Swonk added, “Firms have lost a muscle memory on what hiring in a tight labor market really means. It’s been a long time since we’ve had such a tight labor market that anyone who could breathe could have a job.”

So how can firms get a leg up on these workforce challenges? Swonk offers these three guidelines:

  • Tap into diversity. The evidence is overwhelming that diversity improves decision making and the bottom line. Whether visible or invisible, diversity in all its forms can provide a workforce with those perspectives so critical to innovation and growth.
  • Leverage wisdom of older workers. Focus on retaining and retraining older workers to tap into their knowledge base and transition them into a new world of working that is less manual and more technological.
  • Rethink talent acquisition. Whether leveraging contingent workers or those from abroad, firms will need to change who and how they hire. Refashioning HR departments as portals, rather than barriers to entry alongside technology that can help bridge the skills gap will be critical to winning the war on talent.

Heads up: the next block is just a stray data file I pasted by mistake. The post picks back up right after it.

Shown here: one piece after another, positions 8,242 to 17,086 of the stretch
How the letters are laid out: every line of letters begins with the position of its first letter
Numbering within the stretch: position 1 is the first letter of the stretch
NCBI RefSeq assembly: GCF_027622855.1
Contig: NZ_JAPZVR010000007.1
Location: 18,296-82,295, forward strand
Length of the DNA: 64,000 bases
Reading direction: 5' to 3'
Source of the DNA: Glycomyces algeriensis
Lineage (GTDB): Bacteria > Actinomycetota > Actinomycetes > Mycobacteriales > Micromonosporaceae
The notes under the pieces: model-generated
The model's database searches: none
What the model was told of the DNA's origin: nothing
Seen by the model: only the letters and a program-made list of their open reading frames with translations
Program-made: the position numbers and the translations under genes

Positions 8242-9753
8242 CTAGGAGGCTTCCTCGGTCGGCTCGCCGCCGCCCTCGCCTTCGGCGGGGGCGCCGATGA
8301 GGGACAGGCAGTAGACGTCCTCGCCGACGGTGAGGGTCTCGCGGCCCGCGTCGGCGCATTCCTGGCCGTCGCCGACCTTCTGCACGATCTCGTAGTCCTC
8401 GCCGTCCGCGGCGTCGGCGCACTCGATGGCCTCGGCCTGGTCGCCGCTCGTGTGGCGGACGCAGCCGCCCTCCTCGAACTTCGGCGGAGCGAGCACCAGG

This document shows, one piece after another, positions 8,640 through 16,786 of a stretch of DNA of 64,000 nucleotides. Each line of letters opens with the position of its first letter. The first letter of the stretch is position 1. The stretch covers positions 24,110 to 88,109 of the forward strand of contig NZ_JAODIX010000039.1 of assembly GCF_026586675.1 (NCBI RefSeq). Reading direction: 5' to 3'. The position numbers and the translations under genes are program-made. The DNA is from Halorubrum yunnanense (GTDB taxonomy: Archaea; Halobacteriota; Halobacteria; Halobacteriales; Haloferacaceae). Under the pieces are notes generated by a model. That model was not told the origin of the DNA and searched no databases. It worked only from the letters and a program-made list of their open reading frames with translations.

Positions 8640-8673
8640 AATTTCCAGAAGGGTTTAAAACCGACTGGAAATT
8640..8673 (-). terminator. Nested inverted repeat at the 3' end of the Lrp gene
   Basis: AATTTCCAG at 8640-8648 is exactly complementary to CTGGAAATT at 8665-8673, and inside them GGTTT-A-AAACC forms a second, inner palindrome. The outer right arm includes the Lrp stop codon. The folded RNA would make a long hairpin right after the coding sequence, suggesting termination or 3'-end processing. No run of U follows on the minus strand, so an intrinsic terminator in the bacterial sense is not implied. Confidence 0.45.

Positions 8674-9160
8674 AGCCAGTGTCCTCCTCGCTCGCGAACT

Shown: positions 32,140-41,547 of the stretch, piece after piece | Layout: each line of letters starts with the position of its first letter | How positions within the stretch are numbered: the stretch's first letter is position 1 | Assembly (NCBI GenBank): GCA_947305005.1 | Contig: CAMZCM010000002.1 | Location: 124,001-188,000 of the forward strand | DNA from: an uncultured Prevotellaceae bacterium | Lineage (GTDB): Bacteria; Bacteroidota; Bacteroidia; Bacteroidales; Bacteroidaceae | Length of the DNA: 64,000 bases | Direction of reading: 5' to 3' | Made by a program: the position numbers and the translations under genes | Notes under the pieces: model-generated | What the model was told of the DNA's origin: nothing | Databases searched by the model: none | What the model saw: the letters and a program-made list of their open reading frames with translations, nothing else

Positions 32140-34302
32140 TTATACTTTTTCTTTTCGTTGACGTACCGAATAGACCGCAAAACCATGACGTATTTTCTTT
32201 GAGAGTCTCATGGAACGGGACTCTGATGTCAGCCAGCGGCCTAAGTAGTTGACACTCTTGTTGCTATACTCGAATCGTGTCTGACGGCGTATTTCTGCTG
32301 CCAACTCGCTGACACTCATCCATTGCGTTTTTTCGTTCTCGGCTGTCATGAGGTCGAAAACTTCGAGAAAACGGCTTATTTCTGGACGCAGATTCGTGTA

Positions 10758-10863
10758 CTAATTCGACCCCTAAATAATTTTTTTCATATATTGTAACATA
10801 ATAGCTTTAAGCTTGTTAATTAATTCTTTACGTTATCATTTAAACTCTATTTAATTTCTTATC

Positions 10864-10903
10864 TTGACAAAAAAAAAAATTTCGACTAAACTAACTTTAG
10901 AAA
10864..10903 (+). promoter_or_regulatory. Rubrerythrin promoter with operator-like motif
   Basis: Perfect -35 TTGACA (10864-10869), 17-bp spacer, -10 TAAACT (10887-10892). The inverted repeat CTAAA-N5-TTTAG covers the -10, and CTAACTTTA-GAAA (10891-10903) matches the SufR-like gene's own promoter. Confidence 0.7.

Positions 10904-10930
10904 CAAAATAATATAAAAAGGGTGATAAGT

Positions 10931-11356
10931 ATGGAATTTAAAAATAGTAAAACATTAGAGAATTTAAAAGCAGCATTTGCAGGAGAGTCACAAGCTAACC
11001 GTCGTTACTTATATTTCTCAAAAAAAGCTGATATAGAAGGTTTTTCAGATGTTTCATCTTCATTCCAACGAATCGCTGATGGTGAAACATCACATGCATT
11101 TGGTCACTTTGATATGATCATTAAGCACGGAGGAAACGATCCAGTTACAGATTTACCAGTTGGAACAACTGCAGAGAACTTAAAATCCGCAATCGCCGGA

Today’s boards and audit committees have a full agenda in overseeing their organizations’ strategy agenda integrated with innovation, technology, risk and culture. Staying current is critical to serving as a true change agent for the business. There are a variety of ways to stay current and leverage different thinking. From establishing advisory boards and consulting with venture capitalists and technology companies to attending a variety of technology conferences or leveraging the power of peer exchanges to share ideas and real world solutions, it’s incumbent on board and audit committee members to pursue a continual quest for learning in order to help drive the innovation agenda.

Gain more insights: operating computer
How boards can build risk-resilient organizations




Businessmen talking in conference room
Get future ready with audit outlook




Woman and man seated in lobby
Put audit data analytics into action





Contacts Diane Swonk Diane Swonk
Chief Economist
T: +1 312 602 8971


Nichole Jordan Nichole Jordan
National Managing Partner, Markets, Clients & Industries
T: +1 212 624 5310


Jeff Burgess Jeff Burgess
National Managing Partner, Audit Services
T: +1 704 632 3940